Developing A Robust Use of Scripture in Counseling

I am persuaded that far too often Christians have a bumper sticker approach to Biblical application. We tend to use the Bible as a collection of little platitudes that we plaster over our problems; or like a band-aid that we can neatly apply to a wound. The Scriptures, however, offer us so much more than bumper sticker Bible verses. Biblical Counseling needs a robust use of Scripture to help us face the myriads of problems within life.

The problem with the “bumper sticker” approach, is that it neither honors the Scriptures, nor the complexity of life’s problems. This approach tends to assign a prooftext to a problem. So, someone mentions that they are feeling anxious, and in this use of Scripture I will simply quote, “Be anxious for nothing.” Or, someone may confess to having an anger problem, and I will remind them, “The anger of man does not produce the righteousness of God.” The Scriptural passages are true enough, but they lack any meaningful application. Quoting verses, slapping a Bible verse bandage on a problem, will not help people.

This simplistic use of Scripture fails to be helpful for three reasons. First, because it can ignore context. In this type of application work, we are merely looking for word associations. Discussing anger means simply that I look for Bible verses that use the word anger. But by ignoring context, I may use a passage in a way that isn’t justified. For example, Revelation 3:20 is often quoted to suggest that Jesus is knocking on the door of the unbeliever’s heart and he need only to open the door to Jesus. But the text is actually written to Christians and isn’t primarily an evangelistic text. Or consider Matthew 18:20. This is a passage often used to suggest that when multiple believers get together God shows up. But the context of this verse has to do with church discipline and has a more specific application. Ignoring context means we miss key details that explain the proper use and understanding of a passage.

Second, proof texting often means that we may oversimplify what Scripture is actually saying. Because the approach is based solely on word association, and may not pay attention to context, we may draw principles based purely on word usage and not on the actual flow of an argument or development of a thought. For example, someone using this approach may read Psalm 102:4 and conclude that all eating disorders stem from trauma. After all, the psalmist explains that he is suffering such intense anguish in his heart that he forgets to eat his bread. But just because the text uses the word “food” doesn’t mean it’s describing the experience of an eating disorder. Or, consider Luke 12:18-19 and it’s mention of having excessive possessions. A person who is looking for a Biblical bumper sticker to slap on the problem of hoarding, might use these verses and conclude that hoarders are just greedy. These uses of Scripture develop principles and frameworks for problems based solely on word association and fail to be helpful.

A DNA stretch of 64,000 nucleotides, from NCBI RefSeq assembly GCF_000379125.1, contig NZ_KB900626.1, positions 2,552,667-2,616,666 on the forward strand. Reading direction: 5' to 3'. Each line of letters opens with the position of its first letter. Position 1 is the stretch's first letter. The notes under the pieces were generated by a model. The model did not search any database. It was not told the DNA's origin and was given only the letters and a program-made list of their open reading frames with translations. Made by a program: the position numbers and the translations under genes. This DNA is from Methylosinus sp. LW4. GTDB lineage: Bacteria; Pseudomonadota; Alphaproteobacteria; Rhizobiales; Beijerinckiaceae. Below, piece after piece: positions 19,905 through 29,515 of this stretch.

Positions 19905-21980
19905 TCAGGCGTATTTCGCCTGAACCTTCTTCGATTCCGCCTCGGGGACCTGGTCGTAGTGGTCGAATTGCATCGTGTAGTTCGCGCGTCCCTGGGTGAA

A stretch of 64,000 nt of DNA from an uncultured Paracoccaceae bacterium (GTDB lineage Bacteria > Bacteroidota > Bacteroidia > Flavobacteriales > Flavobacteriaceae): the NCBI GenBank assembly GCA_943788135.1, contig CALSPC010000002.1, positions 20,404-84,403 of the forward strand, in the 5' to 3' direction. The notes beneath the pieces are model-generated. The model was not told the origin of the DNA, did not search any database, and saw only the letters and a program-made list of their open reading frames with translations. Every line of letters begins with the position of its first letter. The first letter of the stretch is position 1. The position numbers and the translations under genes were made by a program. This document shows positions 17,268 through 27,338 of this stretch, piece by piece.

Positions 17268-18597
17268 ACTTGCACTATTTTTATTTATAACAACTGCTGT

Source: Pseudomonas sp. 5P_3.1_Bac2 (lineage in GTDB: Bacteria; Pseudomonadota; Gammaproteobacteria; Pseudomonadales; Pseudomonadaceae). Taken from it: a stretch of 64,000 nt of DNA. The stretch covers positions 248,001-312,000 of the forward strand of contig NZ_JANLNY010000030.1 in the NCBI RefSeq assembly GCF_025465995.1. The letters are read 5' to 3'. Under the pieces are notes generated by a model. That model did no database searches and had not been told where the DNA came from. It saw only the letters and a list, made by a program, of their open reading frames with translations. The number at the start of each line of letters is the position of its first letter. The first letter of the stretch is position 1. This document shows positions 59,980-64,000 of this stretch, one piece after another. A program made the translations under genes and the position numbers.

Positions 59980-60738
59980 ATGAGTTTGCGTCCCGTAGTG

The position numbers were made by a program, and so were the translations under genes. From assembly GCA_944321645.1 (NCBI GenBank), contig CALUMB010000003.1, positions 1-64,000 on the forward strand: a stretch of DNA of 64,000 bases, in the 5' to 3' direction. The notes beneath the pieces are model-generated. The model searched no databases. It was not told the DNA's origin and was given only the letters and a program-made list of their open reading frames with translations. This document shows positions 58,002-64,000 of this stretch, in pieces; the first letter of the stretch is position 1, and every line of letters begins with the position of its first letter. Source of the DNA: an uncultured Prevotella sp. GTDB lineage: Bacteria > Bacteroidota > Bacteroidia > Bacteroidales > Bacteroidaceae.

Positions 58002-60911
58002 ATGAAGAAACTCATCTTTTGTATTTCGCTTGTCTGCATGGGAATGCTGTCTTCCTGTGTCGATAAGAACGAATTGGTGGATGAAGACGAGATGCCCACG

Thirdly, proof texting means that we can make prescriptions from descriptive texts. Not every passage of the Scriptures is offering us a direct command. When David attempts to put on Saul’s armor and finds it too big, the text is not calling us to “be ourselves.” The text is not a metaphor for pretending to be someone that we are not. The point of the passage is God’s protection of David, not David’s self-identity. We can’t make a descriptive text into a principle where there is not enough textual support to do so.

So, a bumper sticker approach to Scriptural application doesn’t honor the Scriptures, nor does it recognize the complexity of a problem. Telling someone that the “anger of man doesn’t produce the righteousness of God,” is true. But that isn’t enough to help them learn to deal with their anger, change their desires, or properly focus justified anger. Telling someone who is worried to be “anxious for nothing,” only condemns their feelings without any help to work through them. Thankfully, Scripture gives us so much more than a list of Bible verses on various topics. It provides us with whole frameworks for facing life’s problems.

In this series, I want to explore the robust frameworks that Scripture offers for facing a number of common troubles. God’s Word is relevant for whatever problems we face, but what it offers is not a bumper sticker or a trite saying. The Word of God provides us with a multi-faceted understanding of problems and solutions and offers us real help to change, grow, and endure trouble. So, we will consider the robust use of Scripture for problems like anxiety, depression, grief, and more. God’s Word is relevant, but we must be good readers to see and properly apply Scripture.

Leave a Reply

Fill in your details below or click an icon to log in: Logo

You are commenting using your account. Log Out /  Change )

Facebook photo

You are commenting using your Facebook account. Log Out /  Change )

Connecting to %s